Asad Islam (Monash University)
Hashibul Hassan (Monash University, Australia)
Abu Siddique (Technical University of Munich, Germany)
Liang Choon Wang (Monash University)
Educational institutions of the country are closed since 18 March 2020 to contract the spread of coronavirus, therefore, many institutes adopted online education measures to help address their educational challenges. However, online education is quite limited at the university level. Though some schools and colleges from the urban areas are using this pedagogical method, rural and suburban schools and colleges are left out due to the absence of sufficient IT infrastructure ecosystem. As an alternative to the online synchronous lectures, the government is using the public broadcasting organization to provide asynchronous education programs via television and radio to deliver education to children.
However, according to the multiple indicator cluster survey (MICS) 2019 published jointly by the government and UNICEF, only 43.9 and 0.6 per cent of the households have television and radio respectively at their house, which indicates the universal program for the school students are not accessible to most of the pupils. Whereas, according to the same report, 94.2 per cent of the households have at least one basic feature phone (mobile) at their house that can also be used in delivering education. But this mostly available and common household resource has not used yet rigorously during this unprecedented pandemic.
In this reality, a research team of Monash University, Australia lead by Professor Asad Islam is conducting an impact study of a very brief tele-mentoring program on the rural primary school pupils. The study is ongoing in the five Upazilas of South-West Bangladesh in association with Global Development and Research Initiative (GDRI). Hashibul Hassan, an assistant Professor of Jagannath University is coordinating the project.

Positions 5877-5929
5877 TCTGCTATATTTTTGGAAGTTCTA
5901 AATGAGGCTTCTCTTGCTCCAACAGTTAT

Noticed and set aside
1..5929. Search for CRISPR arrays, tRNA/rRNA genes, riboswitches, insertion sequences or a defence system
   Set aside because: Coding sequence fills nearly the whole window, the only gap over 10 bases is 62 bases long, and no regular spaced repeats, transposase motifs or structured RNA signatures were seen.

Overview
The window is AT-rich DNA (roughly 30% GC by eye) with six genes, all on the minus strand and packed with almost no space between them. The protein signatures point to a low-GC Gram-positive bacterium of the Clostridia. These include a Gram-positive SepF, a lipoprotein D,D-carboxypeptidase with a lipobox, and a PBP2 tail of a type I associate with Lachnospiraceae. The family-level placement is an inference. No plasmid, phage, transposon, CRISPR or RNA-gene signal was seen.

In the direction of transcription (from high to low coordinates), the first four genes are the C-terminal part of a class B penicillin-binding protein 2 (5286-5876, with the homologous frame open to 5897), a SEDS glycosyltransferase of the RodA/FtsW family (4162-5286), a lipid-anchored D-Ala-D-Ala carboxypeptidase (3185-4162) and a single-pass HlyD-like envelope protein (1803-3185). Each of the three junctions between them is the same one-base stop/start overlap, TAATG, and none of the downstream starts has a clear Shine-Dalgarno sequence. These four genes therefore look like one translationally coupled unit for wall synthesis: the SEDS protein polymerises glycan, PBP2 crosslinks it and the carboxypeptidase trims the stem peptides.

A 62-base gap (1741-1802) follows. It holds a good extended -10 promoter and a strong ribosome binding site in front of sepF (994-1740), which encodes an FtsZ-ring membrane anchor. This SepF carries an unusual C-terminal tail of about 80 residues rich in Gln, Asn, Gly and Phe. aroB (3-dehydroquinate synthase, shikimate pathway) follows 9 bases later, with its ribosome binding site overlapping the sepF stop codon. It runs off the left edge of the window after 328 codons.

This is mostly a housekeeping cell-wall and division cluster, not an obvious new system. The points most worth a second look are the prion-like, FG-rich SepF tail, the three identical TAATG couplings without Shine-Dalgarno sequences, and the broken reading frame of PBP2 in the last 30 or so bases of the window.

In this project, current university students and recent graduates from 22 educational institutions are serving as a mentor for a maximum of two children over 13 weeks. The mentors are making a weekly 30-minute phone call at a pre-determined time of the day. As the children in this tele-mentoring program are primary graders, mentors mostly call, discuss and interact with the parents (mothers) to provide them with guidance and support. However, children accompany their parents during each mentoring session. The tele-discussion covers direct tutoring of mentee’s curriculum, weekly goal setting for the parents (involvement time, study target), parenting assistance (solving textbook problems, idea for better psychological, emotional and social involvement, mental health support, etc.), and general counselling. The mentors have been provided with all relevant textbooks and solutions (digital versions) and brief online training before the program begins. Besides direct mentoring, the parents also get regular text messages as a nudge to involve more in children’s education.
Upon program completion, the parents will be surveyed in January 2021 to understand their involvement in their children’s education and as well as their perception about parental engagement. Furthermore, the children will be assessed to measure their cognitive (literacy and numeracy) and non-cognitive (social preferences) outcomes using standardized tests.